Background & aims: Corticotropin-releasing hormone (CRH) released at local sites of inflammation promotes inflammation in the periphery. We investigated its effects in the intestinal responses caused by toxin A from Clostridium difficile, the causative agent of antibiotic-associated colitis.
Methods: Ileal loops were injected with 10 microg of toxin A, and enterotoxic responses were measured at various time points.
Results: Pretreatment of mice with 2.5 microg/kg of the CRH receptor antagonist alpha-helical CRH((9-41)) that blocks both CRH receptor subtypes reduced toxin A-mediated ileal secretion, epithelial cell damage, mucosal edema, neutrophil infiltration, and mucosal content of interleukin 1 beta and tumor necrosis factor alpha. Pretreatment with the specific CRH(1) receptor antagonist antalarmin (20 mg/kg, IP) also inhibited toxin A-induced fluid secretion and toxin A-associated histologic changes. CRH messenger RNA and protein were increased in mouse ileum 30 minutes after intraluminal toxin A administration. In situ hybridization and immunohistochemistry demonstrated that toxin A at 1 hour caused a substantial increase in the expression of both CRH receptor subtypes in the ileal mucosa.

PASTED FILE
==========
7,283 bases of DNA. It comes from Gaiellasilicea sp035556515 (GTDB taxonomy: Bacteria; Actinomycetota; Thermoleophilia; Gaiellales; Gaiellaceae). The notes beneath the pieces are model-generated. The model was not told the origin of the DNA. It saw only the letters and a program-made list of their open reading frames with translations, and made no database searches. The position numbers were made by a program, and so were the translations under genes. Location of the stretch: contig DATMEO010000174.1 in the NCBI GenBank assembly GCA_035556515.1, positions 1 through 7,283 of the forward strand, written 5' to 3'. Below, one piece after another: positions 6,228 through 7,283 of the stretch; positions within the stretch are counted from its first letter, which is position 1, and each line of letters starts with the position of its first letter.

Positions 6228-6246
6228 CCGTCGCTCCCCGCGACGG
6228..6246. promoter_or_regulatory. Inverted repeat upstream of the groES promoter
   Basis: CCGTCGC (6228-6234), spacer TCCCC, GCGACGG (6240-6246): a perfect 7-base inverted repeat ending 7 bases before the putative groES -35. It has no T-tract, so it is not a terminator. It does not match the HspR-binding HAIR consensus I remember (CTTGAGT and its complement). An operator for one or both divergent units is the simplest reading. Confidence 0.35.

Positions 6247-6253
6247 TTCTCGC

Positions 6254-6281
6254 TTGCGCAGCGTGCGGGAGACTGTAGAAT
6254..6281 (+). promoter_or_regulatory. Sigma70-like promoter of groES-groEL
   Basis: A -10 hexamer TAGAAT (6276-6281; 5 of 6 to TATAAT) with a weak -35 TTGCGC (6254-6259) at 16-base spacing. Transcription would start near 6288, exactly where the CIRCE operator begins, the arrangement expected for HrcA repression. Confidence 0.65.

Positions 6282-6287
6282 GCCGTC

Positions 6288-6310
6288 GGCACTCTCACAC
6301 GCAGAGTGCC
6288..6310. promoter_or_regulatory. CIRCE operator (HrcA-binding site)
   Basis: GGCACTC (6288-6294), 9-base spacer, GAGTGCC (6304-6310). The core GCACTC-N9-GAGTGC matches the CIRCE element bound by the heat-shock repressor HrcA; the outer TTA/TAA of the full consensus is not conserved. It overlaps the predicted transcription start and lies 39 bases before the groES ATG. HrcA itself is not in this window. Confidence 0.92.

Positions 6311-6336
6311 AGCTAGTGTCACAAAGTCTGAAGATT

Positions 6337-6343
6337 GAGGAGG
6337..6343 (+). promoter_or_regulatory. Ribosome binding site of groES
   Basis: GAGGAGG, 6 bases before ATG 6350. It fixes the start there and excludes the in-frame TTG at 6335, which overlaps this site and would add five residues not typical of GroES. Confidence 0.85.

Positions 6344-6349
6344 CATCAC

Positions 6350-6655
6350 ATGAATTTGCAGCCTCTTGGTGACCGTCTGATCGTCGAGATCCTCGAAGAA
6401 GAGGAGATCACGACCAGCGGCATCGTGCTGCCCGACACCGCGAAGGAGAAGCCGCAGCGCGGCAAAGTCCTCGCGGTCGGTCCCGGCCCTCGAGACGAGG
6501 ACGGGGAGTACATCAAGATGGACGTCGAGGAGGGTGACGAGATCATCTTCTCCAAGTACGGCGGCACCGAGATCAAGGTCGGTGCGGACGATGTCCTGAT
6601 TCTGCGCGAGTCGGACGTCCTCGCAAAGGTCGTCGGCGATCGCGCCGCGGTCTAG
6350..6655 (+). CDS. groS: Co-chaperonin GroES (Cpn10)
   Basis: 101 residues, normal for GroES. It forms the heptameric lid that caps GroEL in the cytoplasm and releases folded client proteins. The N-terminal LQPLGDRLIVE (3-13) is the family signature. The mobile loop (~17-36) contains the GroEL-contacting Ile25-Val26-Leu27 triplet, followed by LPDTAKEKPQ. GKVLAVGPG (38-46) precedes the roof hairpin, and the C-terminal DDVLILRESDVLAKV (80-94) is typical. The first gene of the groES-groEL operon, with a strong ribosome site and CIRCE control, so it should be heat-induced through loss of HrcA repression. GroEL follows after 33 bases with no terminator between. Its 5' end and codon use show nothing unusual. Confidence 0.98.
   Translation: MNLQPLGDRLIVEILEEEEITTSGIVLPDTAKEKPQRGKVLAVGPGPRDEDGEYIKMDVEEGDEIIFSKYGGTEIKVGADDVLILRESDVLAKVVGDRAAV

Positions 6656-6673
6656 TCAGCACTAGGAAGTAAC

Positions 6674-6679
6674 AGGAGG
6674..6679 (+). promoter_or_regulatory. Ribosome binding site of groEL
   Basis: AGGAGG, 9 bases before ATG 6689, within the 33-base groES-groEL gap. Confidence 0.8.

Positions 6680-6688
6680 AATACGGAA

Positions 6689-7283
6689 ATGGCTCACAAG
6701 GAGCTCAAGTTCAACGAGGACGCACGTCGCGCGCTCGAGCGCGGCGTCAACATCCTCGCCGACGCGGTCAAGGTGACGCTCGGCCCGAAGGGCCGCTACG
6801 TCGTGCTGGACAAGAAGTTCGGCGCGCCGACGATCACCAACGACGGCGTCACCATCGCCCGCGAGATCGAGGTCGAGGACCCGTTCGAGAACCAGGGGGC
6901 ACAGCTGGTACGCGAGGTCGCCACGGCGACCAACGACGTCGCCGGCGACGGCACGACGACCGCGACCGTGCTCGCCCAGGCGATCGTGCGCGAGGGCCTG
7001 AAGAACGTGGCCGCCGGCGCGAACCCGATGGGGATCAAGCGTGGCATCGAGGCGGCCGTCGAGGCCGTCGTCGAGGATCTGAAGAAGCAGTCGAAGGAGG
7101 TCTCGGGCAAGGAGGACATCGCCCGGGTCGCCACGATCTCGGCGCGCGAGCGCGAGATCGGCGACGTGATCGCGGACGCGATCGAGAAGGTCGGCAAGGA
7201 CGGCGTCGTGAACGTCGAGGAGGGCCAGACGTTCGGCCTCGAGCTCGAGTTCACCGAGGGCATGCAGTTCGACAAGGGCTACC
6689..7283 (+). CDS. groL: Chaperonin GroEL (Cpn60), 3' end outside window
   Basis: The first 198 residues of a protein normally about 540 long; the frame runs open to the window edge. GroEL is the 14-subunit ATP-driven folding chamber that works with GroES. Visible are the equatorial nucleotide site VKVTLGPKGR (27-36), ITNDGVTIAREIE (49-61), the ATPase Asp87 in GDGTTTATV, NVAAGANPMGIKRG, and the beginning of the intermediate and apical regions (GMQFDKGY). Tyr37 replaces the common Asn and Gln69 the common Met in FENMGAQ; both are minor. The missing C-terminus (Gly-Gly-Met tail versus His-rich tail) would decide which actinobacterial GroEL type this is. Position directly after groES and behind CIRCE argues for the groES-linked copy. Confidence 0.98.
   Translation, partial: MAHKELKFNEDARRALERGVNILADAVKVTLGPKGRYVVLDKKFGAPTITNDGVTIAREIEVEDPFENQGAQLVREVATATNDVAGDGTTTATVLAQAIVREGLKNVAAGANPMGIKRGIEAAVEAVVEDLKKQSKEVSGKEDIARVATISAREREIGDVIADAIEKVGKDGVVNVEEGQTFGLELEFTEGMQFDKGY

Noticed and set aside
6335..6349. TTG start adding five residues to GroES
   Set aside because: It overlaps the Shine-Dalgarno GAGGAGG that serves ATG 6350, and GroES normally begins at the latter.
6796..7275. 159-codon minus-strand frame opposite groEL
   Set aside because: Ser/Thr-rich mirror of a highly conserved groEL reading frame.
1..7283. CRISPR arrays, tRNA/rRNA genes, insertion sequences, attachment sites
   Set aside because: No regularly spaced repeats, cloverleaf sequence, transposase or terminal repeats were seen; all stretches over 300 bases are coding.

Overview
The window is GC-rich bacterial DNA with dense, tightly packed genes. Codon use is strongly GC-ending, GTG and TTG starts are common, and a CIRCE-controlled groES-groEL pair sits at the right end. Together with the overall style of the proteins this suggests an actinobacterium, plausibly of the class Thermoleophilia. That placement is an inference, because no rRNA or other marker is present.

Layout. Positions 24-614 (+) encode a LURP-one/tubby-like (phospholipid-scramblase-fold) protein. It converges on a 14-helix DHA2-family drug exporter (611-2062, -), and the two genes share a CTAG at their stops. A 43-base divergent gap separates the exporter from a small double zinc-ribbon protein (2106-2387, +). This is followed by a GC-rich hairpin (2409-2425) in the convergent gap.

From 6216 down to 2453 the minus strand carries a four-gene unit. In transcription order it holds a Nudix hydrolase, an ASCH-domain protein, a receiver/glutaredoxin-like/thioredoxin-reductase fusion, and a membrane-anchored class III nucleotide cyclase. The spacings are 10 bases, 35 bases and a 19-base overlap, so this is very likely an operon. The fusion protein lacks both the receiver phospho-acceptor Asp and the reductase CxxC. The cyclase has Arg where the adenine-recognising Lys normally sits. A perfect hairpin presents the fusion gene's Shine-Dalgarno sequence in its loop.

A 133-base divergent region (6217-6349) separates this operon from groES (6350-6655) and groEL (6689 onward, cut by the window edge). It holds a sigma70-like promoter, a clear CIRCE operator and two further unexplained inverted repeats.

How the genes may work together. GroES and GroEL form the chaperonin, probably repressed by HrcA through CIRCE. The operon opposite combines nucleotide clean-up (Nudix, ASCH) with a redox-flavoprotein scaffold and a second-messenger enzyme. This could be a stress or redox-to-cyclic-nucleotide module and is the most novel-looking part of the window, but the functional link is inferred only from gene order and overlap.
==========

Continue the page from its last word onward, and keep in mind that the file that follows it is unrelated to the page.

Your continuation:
Conclusions: Peripheral CRH may play a proinflammatory role in toxin A-induced intestinal secretion and inflammation and that CRH(1) receptor, at least in part, is important in the mediation of these responses.